At a machinery firm near Shanghai, China’s sprawling business capital, engineers rely on the United States for parts they need to make precision measuring equipment for automakers and other industries.
But the company, Suzhou Osaitek Photoelectric Technology, is now speeding up plans to produce the components itself, according to He Zhongya, its chief engineer.
The reason? New tariffs in the trade clash between the United States and China have made the American-made parts too expensive.
The company, which employs about 100 people, would have made the shift to local production eventually, but “the trade war accelerates the transition,” He told CNN.
The world’s top two economies have imposed tariffs on hundreds of billions of dollars of each other’s goods. The measures are expected to take a heavier toll on China’s economy, which relies more on exports and has already started losing steam this year.
But the conflict is encouraging Chinese companies and government officials to move ahead with changes that could eventually make the economy more competitive and more appealing to foreign investors.
“The crisis incentivizes China to develop faster,” said He.
‘Doubling down’ on tech
The US Commerce Department starkly exposed China’s reliance on American technology this year when it blocked US companies from selling vital components to Chinese telecommunications hardware maker ZTE, forcing it to halt almost all of its operations.
In China, ZTE’s crisis reinforced the belief that the country needs to become more self-sufficient.
“You’re going to see probably more intensive efforts at domestic innovation,” said Scott Kennedy, an expert on the Chinese economy at the Center for Strategic and International Studies.
But developing advanced tech industries, such as semiconductors, while cutting dependence on the United States “will be difficult” in the short term, he cautioned. That’s because Chinese companies rely heavily on American-made chips to build smartphones and mobile networks.
Beijing’s aggressive campaign to build more sophisticated manufacturing industries is one of the US government’s main grievances in the trade war. The Trump administration has accused China of using unfair practices, such as intellectual property theft, to get hold of American tech secrets. The Chinese government disputes the allegations.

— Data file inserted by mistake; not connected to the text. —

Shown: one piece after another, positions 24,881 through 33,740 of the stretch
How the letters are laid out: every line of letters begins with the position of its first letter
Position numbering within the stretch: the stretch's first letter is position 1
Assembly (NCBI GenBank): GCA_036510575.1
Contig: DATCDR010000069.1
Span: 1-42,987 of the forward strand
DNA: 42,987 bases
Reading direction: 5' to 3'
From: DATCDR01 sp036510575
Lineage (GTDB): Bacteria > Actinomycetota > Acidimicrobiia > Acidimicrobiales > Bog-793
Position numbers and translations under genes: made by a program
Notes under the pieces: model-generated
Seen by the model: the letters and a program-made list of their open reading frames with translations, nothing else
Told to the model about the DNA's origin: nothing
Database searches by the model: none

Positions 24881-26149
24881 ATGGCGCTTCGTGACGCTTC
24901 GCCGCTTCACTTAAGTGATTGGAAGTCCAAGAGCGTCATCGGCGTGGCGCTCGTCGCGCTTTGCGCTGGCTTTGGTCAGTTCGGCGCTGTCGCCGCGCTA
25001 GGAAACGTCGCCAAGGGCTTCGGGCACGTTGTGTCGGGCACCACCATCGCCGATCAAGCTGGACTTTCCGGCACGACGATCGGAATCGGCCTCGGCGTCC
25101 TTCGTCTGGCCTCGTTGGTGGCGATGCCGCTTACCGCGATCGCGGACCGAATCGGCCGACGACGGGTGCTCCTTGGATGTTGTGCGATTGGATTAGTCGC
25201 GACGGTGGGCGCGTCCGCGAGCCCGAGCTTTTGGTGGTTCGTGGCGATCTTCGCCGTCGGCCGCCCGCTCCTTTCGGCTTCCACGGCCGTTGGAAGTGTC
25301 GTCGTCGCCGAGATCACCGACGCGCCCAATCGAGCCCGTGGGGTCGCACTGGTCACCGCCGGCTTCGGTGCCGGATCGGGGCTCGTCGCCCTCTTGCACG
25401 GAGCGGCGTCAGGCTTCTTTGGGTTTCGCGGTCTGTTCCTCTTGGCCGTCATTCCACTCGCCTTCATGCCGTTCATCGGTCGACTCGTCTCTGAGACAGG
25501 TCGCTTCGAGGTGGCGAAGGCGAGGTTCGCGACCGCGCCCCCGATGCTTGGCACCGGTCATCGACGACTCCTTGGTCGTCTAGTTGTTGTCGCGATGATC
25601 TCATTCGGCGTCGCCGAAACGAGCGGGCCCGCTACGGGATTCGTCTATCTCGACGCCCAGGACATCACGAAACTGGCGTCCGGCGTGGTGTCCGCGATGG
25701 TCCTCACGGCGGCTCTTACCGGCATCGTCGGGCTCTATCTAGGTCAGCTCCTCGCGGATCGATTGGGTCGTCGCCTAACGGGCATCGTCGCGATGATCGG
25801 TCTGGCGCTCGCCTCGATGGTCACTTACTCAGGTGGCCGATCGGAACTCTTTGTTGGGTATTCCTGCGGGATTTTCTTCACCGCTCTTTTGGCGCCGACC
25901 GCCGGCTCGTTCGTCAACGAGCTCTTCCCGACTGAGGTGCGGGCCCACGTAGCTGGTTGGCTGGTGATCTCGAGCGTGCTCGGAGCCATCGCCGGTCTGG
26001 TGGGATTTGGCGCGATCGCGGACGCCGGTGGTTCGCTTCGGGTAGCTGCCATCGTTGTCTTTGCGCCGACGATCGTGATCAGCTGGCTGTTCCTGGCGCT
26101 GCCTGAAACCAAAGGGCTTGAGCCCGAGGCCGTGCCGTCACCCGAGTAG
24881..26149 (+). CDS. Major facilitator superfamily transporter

The deteriorating relations with the United States may prompt China to step up cooperation on advanced technology with Japan, South Korea, Israel and European countries, Kennedy said.
Beijing has been pushing through reforms in areas like intellectual property protection in recent months as it seeks to encourage the development of more homegrown technology, according to Kenny Liew, an analyst at research firm Fitch Solutions.
“The government is doubling down,” he said. “The trade war will definitely accelerate these kinds of reforms.”
‘China is no longer a cheap place’
China has already come a long way. Over the past 20 years, its giant export machine has shifted away from goods such as clothes and toys toward electronics and smartphones.
“China is no longer a cheap place to produce low-end goods,” said Xu Bin, a professor of economics and finance at the China Europe International Business School in Shanghai.
Chinese companies are “very responsive to changing environments” and tariffs add “an additional force to push Chinese private companies to upgrade,” he added.
Will it open its markets?
The waves of new tariffs are also raising questions about China’s appeal as a manufacturing hub. Companies say they are considering shifting production to other countries to avoid the extra costs, putting pressure on the Chinese government to find ways to offset the damage.
Beijing has long been criticized for restrictive economic policies that shut foreign companies out of large swathes of its economy and favor local businesses, particularly big state-owned enterprises. Chinese leaders insist they are committed to gradually opening the economy at a suitable pace.
The trade war could speed up that process.
Analysts and business leaders have in the past questioned China’s commitment to reforms that make it easier for foreign investors to do business there, but some think it now faces little choice.
Beijing has already taken a series of steps recently to help the slowing economy, including tax cuts. Premier Li Keqiang last month pledged more pro-business measures.
If that includes allowing greater competition from foreign companies, it could force Chinese companies to up their game and become more productive.
Such changes “will boost the competitiveness of the economy in the long run” and help China to “generate better quality of growth,” said Aidan Yao, senior emerging markets economist at asset management firm AXA Investment Managers.
Julia Horowitz, Serenitie Wang and Joseph Kleinhenz contributed to this report.